Ozzie Guillen, Bobby Petrino (plus Pinkel, Snyder and Self), and some Royals
The Kansas City Star
First, the read of the day comes to you from Greg Cote of the Miami Herald, writing about the mess of Ozzie Guillen and forgiveness (Royals Hall of Famer Cookie Rojas makes a cameo, if that helps).
Now, the OTHER major national story is Bobby Petrino taking about as big a fall as a man can take. Wrecks his Harley, lies about it, then has to come out later and admit he was with a very young and very blonde woman with whom he’d had an “inappropriate relationship,” then gets fired with cause in an awesome press conference, and now is married to a woman who presumably must decide whether she wants to be with a cheating and unemployed man who embarrassed her in front of the world.
Mentioned this on Twitter a couple times, but there is all sorts of schadenfreude going on in the NFL right now and if the few text messages and indirect conversations I’ve had are any indication, you or I have a better chance being hired in the NFL than Petrino.
My favorite line comes from Kevin Van Valkenburg:
“It would be kind of funny if Arkansas AD Jeff Long just left Petrino a note in his mailbox, saying he was fired.”
If you don’t know, this is what we’re referring to.
Anyway, the most thought-provoking thing I’ve seen on this whole mess comes from George Schroeder, who points out that Petrino wasn’t bigger than the program and essentially asks if the same is true of your favorite coach.
Locally, I think the line of demarcation is pretty clear. Mizzou football coach Gary Pinkel survived a DWI last year with pretty significant penalties.
Bills Self and Snyder could also take a big hit and coach through it, but the other three — Frank Haith, Charlie Weis and especially Bruce Weber — would be going fishing.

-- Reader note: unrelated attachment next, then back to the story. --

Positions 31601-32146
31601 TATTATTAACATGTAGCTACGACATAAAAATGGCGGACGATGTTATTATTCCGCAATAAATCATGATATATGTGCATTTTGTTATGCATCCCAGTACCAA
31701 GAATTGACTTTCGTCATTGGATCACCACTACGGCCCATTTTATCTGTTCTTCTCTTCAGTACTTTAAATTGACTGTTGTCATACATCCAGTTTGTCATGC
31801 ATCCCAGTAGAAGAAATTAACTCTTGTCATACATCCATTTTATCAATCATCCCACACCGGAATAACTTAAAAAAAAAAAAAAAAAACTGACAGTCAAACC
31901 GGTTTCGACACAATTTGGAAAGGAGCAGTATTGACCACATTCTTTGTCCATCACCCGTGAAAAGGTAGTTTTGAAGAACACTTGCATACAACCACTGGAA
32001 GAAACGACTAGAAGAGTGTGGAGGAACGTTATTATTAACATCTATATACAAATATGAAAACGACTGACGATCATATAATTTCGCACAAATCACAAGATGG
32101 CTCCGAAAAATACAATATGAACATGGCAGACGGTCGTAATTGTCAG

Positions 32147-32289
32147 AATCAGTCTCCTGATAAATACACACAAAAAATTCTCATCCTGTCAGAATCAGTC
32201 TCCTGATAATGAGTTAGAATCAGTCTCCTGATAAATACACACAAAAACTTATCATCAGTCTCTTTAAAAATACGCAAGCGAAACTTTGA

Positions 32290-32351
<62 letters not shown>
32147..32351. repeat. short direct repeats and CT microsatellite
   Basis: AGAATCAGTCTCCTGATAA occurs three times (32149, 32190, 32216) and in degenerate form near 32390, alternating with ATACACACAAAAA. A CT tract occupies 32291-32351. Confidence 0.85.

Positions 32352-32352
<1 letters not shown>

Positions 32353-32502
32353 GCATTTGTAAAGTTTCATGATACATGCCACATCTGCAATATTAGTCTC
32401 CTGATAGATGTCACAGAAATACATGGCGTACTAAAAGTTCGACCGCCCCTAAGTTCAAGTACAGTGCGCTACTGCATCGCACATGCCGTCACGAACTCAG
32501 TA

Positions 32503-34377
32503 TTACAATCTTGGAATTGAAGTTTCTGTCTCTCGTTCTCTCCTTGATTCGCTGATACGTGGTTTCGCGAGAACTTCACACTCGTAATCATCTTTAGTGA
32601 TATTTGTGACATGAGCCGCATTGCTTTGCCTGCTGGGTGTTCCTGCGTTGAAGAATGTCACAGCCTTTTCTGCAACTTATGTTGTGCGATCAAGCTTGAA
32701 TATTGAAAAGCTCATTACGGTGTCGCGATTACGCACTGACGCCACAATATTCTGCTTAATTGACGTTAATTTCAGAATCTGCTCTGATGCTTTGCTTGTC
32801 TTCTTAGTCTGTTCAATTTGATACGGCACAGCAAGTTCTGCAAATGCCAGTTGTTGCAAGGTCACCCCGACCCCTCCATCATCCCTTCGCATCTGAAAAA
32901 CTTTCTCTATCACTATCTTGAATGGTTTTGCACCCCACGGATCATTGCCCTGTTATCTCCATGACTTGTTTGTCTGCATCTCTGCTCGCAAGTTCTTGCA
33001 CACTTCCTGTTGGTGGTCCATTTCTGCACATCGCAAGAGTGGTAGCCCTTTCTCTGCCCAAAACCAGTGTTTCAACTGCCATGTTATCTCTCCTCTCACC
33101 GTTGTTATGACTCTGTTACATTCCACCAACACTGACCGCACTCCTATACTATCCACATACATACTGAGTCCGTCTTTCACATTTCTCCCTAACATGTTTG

OK, a couple more thoughts…
— Long story, but I did most of this week’s Twitter Tuesday on a plane without an internet connection, so I missed some good questions and if the whole thing read like it was rushed a bit, well, that’s why.
But one question I just forgot about was how much the Royals’ defense will help the pitching staff. The quick answer, at least in my opinion: significantly.
Look around the field. Alex Gordon won the Gold Glove last year, Jeff Francoeur is a good athlete with a very good arm in right, and Lorenzo Cain is an ENORMOUS upgrade defensively from Melky Cabrera in center. Alcides Escobar is as good a defensive shortstop as any in baseball, Eric Hosmer is smooth and athletic and very good at scooping throws at first, Mike Moustakas has lost weight and has a big arm at third, the Royals kept Yuni and Getz at second mostly for defensive reasons, and Humberto Quintero is as good a catch-and-throw guy as most any catcher in baseball. When Sal Perez gets healthy, that only gets better.
That’s a pretty damn good defense to pitching in front of. Just last night, Cain probably saved two runs with that groin-pulling catch against the wall.
I’m not sure how to quantify it, but there’ve been a lot of years where the Royals’ bad pitchers were made to look worse because of the crappy defense behind them. This is, finally, a year where they’ll be made to look at least a little better.
— I’ve been as high on Danny Duffy as most anyone, and, obviously, eight strikeouts, no runs one hit over six innings last night makes me feel good about it.
But I’ll also recognize that Duffy wasn’t quite THAT good last night, when you consider the runs saved by Cain’s play, and a borderline minor league lineup from Oakland — I’m honestly not convinced that group would lead the Pacific League in runs.
Duffy’s pitches had the bite that makes me think he’s got a chance to be the Royals’ best starter this year, but let’s be honest, he also needed 103 pitches to get through six innings and a better lineup gets at least a run or two out of four walks.
So it’s optimistic still, but cautious optimism.